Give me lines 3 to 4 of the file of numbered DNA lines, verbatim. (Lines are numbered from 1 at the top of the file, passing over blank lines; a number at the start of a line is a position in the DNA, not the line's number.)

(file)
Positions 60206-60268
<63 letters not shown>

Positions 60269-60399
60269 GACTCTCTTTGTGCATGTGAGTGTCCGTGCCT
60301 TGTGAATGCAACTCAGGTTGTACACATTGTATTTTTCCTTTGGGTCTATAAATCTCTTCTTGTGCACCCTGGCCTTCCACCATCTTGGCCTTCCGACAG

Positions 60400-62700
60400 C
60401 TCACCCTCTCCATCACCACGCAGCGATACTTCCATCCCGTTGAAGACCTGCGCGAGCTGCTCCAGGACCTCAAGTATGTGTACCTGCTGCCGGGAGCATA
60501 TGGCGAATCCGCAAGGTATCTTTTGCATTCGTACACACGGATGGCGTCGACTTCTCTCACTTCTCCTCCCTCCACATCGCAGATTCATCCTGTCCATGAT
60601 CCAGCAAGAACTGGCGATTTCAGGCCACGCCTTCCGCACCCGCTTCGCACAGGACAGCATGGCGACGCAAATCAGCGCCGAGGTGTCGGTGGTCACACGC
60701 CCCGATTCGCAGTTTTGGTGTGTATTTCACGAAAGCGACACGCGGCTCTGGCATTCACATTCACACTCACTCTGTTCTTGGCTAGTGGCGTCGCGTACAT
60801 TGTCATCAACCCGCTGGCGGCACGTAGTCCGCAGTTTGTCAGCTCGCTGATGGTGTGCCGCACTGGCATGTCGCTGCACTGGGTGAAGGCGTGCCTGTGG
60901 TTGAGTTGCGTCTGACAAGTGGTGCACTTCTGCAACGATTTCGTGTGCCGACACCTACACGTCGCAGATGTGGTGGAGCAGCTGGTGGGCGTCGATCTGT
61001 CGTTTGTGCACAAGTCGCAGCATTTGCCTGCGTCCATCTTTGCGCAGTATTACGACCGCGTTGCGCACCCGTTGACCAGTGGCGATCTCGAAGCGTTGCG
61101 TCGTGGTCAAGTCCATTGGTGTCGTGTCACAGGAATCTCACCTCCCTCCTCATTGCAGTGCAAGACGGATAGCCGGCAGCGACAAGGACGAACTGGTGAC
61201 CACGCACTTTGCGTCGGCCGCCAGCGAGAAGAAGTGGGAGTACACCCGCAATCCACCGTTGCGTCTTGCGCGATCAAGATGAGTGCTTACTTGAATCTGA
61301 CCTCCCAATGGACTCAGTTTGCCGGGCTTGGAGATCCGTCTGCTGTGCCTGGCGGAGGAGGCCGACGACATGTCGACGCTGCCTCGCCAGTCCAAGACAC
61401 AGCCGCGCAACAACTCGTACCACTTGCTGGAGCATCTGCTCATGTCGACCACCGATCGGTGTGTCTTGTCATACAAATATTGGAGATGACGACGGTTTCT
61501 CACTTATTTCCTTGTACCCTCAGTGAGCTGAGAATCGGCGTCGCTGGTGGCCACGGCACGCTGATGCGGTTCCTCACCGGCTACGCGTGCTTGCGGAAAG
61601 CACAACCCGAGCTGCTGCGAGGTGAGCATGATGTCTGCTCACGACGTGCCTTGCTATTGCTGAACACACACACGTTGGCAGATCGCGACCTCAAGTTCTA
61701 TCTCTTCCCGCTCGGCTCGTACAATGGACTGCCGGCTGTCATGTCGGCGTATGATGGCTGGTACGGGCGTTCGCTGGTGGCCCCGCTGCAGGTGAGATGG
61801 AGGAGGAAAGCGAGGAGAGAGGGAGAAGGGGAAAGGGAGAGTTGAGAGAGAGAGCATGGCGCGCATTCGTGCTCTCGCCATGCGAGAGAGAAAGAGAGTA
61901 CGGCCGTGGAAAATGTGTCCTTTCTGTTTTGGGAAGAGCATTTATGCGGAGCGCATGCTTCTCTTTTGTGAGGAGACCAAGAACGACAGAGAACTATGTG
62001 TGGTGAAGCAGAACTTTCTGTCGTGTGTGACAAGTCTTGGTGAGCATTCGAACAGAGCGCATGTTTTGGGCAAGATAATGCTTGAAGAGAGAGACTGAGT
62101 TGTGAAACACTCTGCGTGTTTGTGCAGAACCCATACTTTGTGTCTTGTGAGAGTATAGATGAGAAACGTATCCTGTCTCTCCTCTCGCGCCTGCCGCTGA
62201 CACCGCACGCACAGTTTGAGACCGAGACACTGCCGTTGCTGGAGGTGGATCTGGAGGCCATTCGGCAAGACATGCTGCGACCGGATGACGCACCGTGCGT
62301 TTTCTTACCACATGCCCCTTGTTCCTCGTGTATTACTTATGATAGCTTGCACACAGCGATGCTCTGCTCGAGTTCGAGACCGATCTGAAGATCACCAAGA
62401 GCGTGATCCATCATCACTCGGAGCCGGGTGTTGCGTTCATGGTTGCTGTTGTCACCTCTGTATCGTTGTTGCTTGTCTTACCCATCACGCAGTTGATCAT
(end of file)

Positions 60269-60399
60269 GACTCTCTTTGTGCATGTGAGTGTCCGTGCCT